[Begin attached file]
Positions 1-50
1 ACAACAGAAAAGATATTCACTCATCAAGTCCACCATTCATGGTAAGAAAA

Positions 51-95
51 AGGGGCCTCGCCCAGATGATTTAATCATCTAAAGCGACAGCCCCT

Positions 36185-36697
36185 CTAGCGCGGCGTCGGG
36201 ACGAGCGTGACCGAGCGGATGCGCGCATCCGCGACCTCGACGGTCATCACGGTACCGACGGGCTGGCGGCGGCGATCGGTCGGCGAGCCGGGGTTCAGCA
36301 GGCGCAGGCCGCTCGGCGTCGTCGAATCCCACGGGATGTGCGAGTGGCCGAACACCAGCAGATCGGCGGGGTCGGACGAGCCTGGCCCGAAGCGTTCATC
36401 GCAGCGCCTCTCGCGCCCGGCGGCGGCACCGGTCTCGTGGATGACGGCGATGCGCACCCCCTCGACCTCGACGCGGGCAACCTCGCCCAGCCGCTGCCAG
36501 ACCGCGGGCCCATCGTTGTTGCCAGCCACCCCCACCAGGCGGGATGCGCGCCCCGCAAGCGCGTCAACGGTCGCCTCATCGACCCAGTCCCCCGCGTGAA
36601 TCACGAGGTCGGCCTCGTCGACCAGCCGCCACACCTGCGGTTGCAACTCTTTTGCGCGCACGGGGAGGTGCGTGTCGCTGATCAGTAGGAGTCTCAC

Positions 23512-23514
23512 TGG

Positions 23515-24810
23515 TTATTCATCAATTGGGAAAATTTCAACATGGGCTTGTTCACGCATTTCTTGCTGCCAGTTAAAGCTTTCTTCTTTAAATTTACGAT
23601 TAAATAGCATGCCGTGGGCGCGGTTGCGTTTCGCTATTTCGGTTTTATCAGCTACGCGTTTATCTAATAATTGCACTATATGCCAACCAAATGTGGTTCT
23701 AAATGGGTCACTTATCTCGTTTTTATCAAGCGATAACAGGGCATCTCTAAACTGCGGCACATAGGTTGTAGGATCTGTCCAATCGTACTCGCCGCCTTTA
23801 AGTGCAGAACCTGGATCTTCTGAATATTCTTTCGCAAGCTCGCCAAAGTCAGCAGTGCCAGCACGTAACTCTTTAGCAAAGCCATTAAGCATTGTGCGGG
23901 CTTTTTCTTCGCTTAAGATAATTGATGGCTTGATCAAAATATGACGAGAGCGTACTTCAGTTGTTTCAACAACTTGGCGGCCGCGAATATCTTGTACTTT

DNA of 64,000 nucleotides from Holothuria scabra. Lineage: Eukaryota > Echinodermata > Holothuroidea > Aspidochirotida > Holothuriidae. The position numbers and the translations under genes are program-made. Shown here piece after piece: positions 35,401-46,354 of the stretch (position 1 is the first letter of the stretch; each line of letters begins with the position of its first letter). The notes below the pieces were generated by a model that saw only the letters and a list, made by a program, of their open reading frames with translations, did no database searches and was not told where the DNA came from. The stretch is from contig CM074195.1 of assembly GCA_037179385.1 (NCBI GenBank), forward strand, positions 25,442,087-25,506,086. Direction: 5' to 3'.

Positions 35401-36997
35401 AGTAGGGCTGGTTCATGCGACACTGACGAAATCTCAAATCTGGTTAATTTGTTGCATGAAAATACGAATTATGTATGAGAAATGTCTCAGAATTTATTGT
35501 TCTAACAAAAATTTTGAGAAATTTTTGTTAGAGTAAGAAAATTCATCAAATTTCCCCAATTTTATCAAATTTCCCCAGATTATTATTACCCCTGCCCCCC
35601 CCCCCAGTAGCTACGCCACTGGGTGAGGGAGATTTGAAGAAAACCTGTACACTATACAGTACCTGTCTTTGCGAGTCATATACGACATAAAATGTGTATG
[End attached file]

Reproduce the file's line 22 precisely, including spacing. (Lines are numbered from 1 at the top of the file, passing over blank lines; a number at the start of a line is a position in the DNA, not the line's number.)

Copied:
35401 AGTAGGGCTGGTTCATGCGACACTGACGAAATCTCAAATCTGGTTAATTTGTTGCATGAAAATACGAATTATGTATGAGAAATGTCTCAGAATTTATTGT